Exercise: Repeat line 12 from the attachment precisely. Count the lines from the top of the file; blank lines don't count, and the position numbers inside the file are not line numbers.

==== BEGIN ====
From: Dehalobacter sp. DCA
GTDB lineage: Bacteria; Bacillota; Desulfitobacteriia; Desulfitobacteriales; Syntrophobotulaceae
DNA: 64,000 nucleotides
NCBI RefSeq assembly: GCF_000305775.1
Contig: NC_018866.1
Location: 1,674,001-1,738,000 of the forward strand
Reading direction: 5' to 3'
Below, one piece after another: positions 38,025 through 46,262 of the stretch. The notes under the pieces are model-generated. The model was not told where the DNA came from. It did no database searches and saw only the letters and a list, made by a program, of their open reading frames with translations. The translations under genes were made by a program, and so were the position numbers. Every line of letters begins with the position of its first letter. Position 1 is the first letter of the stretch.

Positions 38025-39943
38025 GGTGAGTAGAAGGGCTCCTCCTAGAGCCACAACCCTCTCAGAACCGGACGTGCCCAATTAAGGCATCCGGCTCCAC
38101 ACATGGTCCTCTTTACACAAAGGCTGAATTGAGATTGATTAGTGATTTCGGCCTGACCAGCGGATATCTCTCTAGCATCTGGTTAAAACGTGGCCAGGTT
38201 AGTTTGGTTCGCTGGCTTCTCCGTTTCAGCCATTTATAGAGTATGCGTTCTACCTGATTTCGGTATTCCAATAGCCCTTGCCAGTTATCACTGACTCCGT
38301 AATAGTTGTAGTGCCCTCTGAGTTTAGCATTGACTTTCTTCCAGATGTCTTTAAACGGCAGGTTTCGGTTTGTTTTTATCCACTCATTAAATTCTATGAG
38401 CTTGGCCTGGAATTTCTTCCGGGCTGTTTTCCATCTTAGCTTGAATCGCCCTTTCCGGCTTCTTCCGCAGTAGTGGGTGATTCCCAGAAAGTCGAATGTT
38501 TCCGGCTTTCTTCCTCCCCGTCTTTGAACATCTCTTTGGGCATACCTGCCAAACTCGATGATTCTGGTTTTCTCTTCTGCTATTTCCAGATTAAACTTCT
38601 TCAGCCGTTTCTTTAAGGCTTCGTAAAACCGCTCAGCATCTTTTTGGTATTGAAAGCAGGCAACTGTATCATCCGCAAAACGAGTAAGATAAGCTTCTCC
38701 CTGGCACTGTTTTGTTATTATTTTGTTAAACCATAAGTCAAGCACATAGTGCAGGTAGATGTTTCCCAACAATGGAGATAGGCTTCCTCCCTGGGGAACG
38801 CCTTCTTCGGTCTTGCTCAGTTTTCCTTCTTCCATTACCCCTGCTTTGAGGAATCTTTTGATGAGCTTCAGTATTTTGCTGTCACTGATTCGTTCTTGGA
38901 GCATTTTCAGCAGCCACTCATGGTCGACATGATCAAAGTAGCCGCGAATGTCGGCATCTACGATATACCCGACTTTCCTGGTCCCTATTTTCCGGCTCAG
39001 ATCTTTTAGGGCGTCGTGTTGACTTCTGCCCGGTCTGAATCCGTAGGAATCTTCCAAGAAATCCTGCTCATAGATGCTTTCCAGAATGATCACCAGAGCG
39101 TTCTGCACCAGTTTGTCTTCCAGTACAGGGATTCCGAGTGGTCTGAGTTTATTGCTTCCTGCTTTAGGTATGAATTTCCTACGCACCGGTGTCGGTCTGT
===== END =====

38201 AGTTTGGTTCGCTGGCTTCTCCGTTTCAGCCATTTATAGAGTATGCGTTCTACCTGATTTCGGTATTCCAATAGCCCTTGCCAGTTATCACTGACTCCGT